Meeting NewsPerspective

REMEDIAL III: Hydration guided by urine flow rate cuts contrast-induced acute kidney injury

Carlo Briguori

SAN FRANCISCO — A hydration regimen guided by urine flow rate was superior to a strategy guided by left ventricular end-diastolic pressure for reducing contrast-induced acute kidney injury in patients undergoing PCI, according to the results of the REMEDIAL III study.

For the investigator-initiated study, researchers randomly assigned 708 consecutive patients undergoing PCI who had chronic kidney disease and/or were at high risk for contrast-induced acute kidney injury to hydration with normal saline using a device (RenalGuard, RenalGuard Solutions Inc.) to assess urine flow rate or a regime based on left ventricular end-diastolic pressure (LVEDP).

The protocol for the device group was to reach a urine flow rate of at least 300 mL per hour before the procedure and to maintain a urine flow rate of at least 450 mL per hour during the procedure, while the protocol for the LVEDP group was to start hydration 1 hour before PCI and to adjust the hydration rate according to LVEDP during the procedure, Carlo Briguori, MD, PhD, chief of the laboratory of interventional cardiology at Mediterranea Cardiocentro in Naples, Italy, said during a press conference at TCT 2019. Both groups continued the regimen for 4 hours after the procedure, he said.

The primary endpoint of contrast-induced acute kidney injury or acute pulmonary edema occurred in 5.7% of the device group and 10.3% of the LVEDP group (RR = 0.56; 95% CI, 0.39-0.79; number needed to treat to prevent one event = 22), Briguori said.

“The urine flow rate-guided approach carried out by the RenalGuard system seems to be superior to the left ventricular-end-diastolic-pressure-guided regimen to prevent the composite of acute kidney injury and acute pulmonary edema in high-risk patients,” he said at the press conference. “A strict control of potassium balance is required during RenalGuard therapy.”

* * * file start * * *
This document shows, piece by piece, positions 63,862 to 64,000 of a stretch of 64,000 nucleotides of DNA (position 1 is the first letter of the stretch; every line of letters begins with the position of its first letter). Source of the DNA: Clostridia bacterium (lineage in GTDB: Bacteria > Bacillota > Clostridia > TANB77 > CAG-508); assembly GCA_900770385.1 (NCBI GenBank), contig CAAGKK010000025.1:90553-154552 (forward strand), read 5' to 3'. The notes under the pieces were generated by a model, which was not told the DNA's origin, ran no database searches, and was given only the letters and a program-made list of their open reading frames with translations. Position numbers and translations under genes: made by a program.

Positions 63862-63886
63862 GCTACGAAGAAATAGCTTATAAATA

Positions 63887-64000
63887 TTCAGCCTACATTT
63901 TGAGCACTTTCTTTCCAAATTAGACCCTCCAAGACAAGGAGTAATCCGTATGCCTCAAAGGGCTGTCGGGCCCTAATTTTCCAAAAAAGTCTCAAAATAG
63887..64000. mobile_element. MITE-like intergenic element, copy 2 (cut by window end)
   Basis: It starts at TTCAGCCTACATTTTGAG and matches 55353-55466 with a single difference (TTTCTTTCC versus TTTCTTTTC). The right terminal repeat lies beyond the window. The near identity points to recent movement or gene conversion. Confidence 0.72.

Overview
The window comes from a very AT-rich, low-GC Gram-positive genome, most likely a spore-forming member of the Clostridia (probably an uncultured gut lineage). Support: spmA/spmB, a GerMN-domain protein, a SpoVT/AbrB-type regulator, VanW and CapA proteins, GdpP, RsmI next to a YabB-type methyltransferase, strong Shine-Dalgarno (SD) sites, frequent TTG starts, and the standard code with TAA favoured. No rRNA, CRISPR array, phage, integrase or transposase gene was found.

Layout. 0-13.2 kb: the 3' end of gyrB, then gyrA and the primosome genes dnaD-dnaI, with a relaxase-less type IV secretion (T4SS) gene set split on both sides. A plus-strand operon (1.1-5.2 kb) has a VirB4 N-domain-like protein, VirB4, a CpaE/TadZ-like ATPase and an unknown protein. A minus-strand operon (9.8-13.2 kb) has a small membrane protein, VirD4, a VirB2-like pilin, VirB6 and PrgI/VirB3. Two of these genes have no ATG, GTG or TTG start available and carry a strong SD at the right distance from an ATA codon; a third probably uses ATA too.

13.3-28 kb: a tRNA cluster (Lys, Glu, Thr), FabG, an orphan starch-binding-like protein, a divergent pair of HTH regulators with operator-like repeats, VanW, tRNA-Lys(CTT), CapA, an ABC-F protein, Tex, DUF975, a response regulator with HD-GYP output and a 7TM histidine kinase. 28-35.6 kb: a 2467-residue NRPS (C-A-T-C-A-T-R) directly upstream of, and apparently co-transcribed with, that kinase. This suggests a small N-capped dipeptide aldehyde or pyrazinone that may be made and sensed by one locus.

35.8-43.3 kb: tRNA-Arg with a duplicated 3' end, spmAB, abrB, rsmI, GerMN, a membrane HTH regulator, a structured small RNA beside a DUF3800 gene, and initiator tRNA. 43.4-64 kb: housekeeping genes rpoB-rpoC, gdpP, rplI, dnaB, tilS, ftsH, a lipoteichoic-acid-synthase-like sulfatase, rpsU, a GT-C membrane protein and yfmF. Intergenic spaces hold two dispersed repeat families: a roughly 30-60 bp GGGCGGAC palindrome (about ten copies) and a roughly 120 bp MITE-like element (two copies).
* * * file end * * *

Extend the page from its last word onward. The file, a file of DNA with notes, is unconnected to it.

CKD was defined as an estimated glomerular filtration rate of 45 mL/min/1.73 m2 or less. High risk for acute kidney injury was defined as Mehran’s score of at least 11 and/or Gurm’s score of more than 7. The mean age in both groups was 74 years. The device group consisted of 66% men and the LVEDP group consisted of 59% men.

In a panel discussion at the press conference, experts debated different approaches to prevent contrast-induced acute kidney injury.

“I take a different approach; I think we should just get rid of contrast,” Gary S. Mintz, MD, senior medical adviser for the Cardiovascular Research Foundation, said. “Ziad Ali, MD, has pioneered the concept of zero-contrast PCI. More than 90% of planned zero-contrast PCIs never require even 1 cc of contrast during the procedure. They are totally imaging-guided. And if you get rid of contrast, you get rid of contrast nephropathy.” – by Erik Swain

Reference:

Briguori C, et al. Late-Breaking Trials 4. Presented at: TCT Scientific Symposium; Sept. 25-29, 2019; San Francisco.

Disclosures: Briguori reports no relevant financial disclosures. Mintz reports he received consultant fees/honoraria/speaker fees from Boston Scientific, Terumo and Volcano.

Carlo Briguori

SAN FRANCISCO — A hydration regimen guided by urine flow rate was superior to a strategy guided by left ventricular end-diastolic pressure for reducing contrast-induced acute kidney injury in patients undergoing PCI, according to the results of the REMEDIAL III study.

For the investigator-initiated study, researchers randomly assigned 708 consecutive patients undergoing PCI who had chronic kidney disease and/or were at high risk for contrast-induced acute kidney injury to hydration with normal saline using a device (RenalGuard, RenalGuard Solutions Inc.) to assess urine flow rate or a regime based on left ventricular end-diastolic pressure (LVEDP).

The protocol for the device group was to reach a urine flow rate of at least 300 mL per hour before the procedure and to maintain a urine flow rate of at least 450 mL per hour during the procedure, while the protocol for the LVEDP group was to start hydration 1 hour before PCI and to adjust the hydration rate according to LVEDP during the procedure, Carlo Briguori, MD, PhD, chief of the laboratory of interventional cardiology at Mediterranea Cardiocentro in Naples, Italy, said during a press conference at TCT 2019. Both groups continued the regimen for 4 hours after the procedure, he said.

The primary endpoint of contrast-induced acute kidney injury or acute pulmonary edema occurred in 5.7% of the device group and 10.3% of the LVEDP group (RR = 0.56; 95% CI, 0.39-0.79; number needed to treat to prevent one event = 22), Briguori said.